“This is the first time we’ve been out here for the summer,” she said. “This is a great experience and the weather is perfect.”
Wednesday marked the first time the OSU Alumni Band of Erie County performed during the Norwalk free summer concert series. The nearly 20-member group played many songs fans would hear at an Ohio State University football game, John Phillip Sousa marches and even the theme from the “Rocky” movie series.
Since the Van Dresser family had a free evening, they decided to listen to the band. The mother and her children — daughters Chelsea, 2, Aubrie, 9, and sons Carter, 5, and Blake, 7, — were at Veterans Memorial Lake Park with Van Dresser’s mother, Carolynn Ciersezwski, and sister, Kristin Shullick, both of Norwalk.
“This is a great experience and the weather is perfect,” Van Dresser said.
In the band were several Norwalk musicians: Trumpet players Eric and Robyn Rogers, Robyn’s older sister, Wendy Bauer Reeves (tuba), Norwalk High School band director Will Kish (mellophone) and Dale Hildreth, a drummer with the Give ‘Em Heaven praise band at First United Methodist Church in Norwalk.
Hildreth took over the baton from director Terry Everson to conduct his arrangement of “The High Chaparrel” by David Rose. The percussionist also directed “Amazing Grace.”
Concertgoers enjoyed much more than music. Popcorn was on sale from Gaymont Care & Rehabilitation. Another mainstay this summer was there — Westcott’s Arctic Shaved Ice, manned by owner Jeff Westcott and Norwalk resident Jacob Downey, who was on his first day on the job.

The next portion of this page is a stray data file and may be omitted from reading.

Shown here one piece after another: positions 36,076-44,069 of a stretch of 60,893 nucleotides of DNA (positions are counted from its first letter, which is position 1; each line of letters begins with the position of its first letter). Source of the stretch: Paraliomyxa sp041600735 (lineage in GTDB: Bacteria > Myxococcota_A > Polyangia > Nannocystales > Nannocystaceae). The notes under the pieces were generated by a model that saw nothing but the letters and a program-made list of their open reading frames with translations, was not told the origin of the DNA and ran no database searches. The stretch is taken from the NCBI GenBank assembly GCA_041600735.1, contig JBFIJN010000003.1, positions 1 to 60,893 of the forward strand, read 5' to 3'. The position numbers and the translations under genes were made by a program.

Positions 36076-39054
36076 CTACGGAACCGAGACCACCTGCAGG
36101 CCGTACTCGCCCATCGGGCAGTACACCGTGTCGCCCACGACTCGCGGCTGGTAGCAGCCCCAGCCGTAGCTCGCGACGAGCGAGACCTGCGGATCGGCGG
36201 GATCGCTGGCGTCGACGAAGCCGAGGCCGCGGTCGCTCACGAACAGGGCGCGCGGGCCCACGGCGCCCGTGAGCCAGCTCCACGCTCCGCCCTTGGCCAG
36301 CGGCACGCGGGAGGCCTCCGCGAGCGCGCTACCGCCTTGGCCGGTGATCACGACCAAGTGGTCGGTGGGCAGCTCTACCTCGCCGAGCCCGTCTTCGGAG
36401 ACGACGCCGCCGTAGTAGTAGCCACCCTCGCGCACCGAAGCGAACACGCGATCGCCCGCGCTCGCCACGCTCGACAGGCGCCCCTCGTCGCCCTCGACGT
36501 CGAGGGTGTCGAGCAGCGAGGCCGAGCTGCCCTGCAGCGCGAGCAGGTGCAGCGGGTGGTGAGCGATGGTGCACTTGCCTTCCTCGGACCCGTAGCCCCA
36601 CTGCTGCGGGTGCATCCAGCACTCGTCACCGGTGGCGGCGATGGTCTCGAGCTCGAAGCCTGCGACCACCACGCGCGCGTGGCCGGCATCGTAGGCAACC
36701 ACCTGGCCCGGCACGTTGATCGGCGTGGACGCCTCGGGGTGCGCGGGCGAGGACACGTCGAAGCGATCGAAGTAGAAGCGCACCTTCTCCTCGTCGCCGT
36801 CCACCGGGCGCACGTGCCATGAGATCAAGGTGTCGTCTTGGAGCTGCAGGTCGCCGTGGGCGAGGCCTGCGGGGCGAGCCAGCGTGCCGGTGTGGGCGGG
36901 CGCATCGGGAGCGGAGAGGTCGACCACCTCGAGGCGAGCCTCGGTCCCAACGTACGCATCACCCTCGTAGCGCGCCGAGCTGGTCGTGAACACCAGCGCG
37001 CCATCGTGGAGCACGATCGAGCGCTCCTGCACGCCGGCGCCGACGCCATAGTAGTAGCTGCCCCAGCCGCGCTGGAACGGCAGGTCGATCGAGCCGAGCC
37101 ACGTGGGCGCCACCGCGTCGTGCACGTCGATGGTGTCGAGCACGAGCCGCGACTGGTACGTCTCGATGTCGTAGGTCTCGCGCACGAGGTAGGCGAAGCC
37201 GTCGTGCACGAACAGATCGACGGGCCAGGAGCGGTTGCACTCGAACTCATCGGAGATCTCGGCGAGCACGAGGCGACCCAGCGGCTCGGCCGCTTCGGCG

Konner Barr, in his second year as the drum major for the Ohio State University marching band, wowed the crowd with his baton-twirling skills. His godmother, Sheree Trimmer, of Willard, and her grandchildren, Addy Riley, 9, also of Willard, and Gage Sherck, 6, of Monroeville, were part of the large crowd of about 200 people.
“It’s really cool to see everyone come out,” said Barr, of Gahanna, who appreciates having family members see him perform. “Wherever the band travels, we have support.”
Trimmer has seen Barr twirl at the Huron Boat Basin.
“We’re all just very proud of him. He’s worked very hard for this,” she said. “He does a great job.”
This was Trimmer’s first time attending a concert at the Norwalk reservoir.
“It’s a very nice thing to do. Good turnout,” the Willard woman said.
Tony Schaffer was at the free concert his 2-year-old daughter Rubby and his mother, Jackie.
“I think marching band music goes back to the mid- to late 1800s and I think it’s a really important facet of American culture and it’s been intimately entwined with American sports for so long. We are such a sports-minded community that I think that’s why people came out in such (large) numbers tonight; it’s because deep down, we are all big fans,” said Schaffer, the assistant director of the Huron County Chamber of Commerce.
The keyboardist and singer for the local funk band Fubbs n’ Chubbs said you can’t go wrong with quality music — whether you’re an OSU fan or not.
“It’s absolutely true,” said Schaffer, who is impressed with the coordination it takes for marching bands, especially larger ones, to put on their shows. “From marching bands to DCI (Drum Corps International), I think it’s a tremendous form of music that is underappreciated.
“The weather is phenomenal. With all the rain we have had this season, we’re very lucky that Mother Nature spared us this time. It wasn’t too hot; it wasn’t raining; it’s a beautiful thing.”